BREAKING: Charges dropped against Sheffield councillor and eight other campaigners arrested over city tree-felling

Councillor Alison Teal in the back of the police van following her arrest. Picture: Simon Crump
Councillor Alison Teal in the back of the police van following her arrest. Picture: Simon Crump
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Charges against nine campaigners including a Sheffield councillor arrested over a tree-felling protest have been dropped.

Green councillor Alison Teal and six others were arrested on suspicion of preventing workmen from chopping down a tree in Chippinghouse Road, Nether Edge, on the morning of February 6.

Police and protesters at the scene of the tree-felling on Chippinghouse Road on February 6. Photo: Marisa Cashill/The Star

Police and protesters at the scene of the tree-felling on Chippinghouse Road on February 6. Photo: Marisa Cashill/The Star

They were arrested under Section 241 of the Trade Union Act used primarily on workers on the picket lines during strikes in the 1980s.

A total of 14 tree-felling protesters arrested under the legislation since November 2016 have had charges dropped by the Crown Prosecution Service.

This was another protest in an increasingly bitter dispute over Sheffield Council's plans to remove hundreds of roadside trees deemed to be dangerous, diseased or dying.

Campaigner Simon Crump, Ms Teal's partner, was one of the 14 arrested who later had charges dropped.

He said: "It's a victory for common sense. I really don't know what the police have been playing at to be honest.

"We've been told again there is insufficient evidence and it isn't likely to succeed in court. Somebody somewhere has had a proper look at this and saw sense.

"I really hope South Yorkshire Police stop arresting people and hiding behind this legislation for acts of peaceful protest.

"Alan Billings said today on BBC Radio 4 that it's so hard it get a police officer out to an incident now with all the continued cuts. Well, I think it's easy - all you have to do is stand under a tree."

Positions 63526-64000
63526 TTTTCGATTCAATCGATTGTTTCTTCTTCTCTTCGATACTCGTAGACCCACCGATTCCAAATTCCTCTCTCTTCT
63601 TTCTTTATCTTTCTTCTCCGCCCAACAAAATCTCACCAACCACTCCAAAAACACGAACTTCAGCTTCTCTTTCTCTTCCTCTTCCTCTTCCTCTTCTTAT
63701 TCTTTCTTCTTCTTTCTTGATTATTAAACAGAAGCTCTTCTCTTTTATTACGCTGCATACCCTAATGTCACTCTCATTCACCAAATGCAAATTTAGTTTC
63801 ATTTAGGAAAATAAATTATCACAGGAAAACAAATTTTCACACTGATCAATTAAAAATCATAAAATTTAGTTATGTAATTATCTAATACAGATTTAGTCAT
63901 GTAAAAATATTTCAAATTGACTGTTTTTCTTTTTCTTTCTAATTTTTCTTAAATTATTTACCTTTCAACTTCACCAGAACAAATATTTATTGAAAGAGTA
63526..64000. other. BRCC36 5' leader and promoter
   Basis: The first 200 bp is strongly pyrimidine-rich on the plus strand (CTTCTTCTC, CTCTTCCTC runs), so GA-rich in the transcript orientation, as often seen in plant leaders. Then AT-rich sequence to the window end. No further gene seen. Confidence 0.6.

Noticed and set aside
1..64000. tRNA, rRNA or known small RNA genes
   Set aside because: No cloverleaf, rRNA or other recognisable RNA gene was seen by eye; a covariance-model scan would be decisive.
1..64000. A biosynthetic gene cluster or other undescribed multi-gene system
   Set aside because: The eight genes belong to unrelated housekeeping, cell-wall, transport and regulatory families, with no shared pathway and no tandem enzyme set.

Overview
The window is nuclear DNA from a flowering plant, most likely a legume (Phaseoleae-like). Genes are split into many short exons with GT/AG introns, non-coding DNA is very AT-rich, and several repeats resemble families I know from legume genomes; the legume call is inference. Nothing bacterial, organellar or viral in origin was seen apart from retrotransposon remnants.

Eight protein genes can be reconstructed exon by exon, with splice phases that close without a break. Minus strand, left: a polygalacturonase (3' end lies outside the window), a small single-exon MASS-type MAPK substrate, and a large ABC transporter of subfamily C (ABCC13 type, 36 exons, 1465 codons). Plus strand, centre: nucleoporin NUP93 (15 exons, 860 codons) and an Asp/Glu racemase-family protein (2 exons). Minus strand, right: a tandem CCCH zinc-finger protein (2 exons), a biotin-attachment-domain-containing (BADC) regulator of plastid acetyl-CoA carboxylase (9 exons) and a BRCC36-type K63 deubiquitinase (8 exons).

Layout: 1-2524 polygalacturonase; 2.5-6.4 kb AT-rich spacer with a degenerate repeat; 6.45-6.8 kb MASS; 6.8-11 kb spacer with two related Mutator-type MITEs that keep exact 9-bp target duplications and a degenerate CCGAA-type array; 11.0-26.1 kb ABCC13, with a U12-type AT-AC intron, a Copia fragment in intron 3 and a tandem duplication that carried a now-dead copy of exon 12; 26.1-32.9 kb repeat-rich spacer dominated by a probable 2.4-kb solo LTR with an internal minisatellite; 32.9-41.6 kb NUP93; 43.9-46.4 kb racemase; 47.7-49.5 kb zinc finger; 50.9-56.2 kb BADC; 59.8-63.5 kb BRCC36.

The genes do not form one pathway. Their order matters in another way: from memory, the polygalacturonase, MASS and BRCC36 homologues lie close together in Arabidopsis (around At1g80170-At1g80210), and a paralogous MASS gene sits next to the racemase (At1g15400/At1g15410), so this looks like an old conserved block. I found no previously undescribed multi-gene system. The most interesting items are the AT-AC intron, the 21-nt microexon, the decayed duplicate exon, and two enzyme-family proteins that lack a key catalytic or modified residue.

The fight for Sheffield’s trees has its roots in a £2bn PFI deal signed by the Labour-run council in 2012. The contractor Amey is tasked with maintaining the city’s 36,000 roadside trees as part of a road maintenance agreement.

Coun Bryan Lodge said: “We are working positively and productively with South Yorkshire Police, and the Police and Crime Commissioner, on managing any ongoing protests relating to the Streets Ahead tree renewal programme.

“We do know that the majority of people in the city want to see this work carried out, and we respectfully ask that should any protests be organised, that they are done so in a way that does not stop work and therefore cost the city money at a time where we are having to find budgets savings, including from services for vulnerable people.”

“It is important to be clear that this is not a decision on Sheffield City Council policy. The Streets Ahead programme is replacing all the street trees that are taken down, and planting many more on top of this.

"We all have great pride in our green and leafy streets. However, these trees won’t last forever. Streets Ahead is the biggest investment ever seen in roads, street trees and infrastructure in the city we love.

"This represents our opportunity to replace trees where necessary so that they don’t just last for the next ten years, but for the next hundred years. For our children and our grandchildren. We simply won’t get this chance again with public sector funding going the way it is.”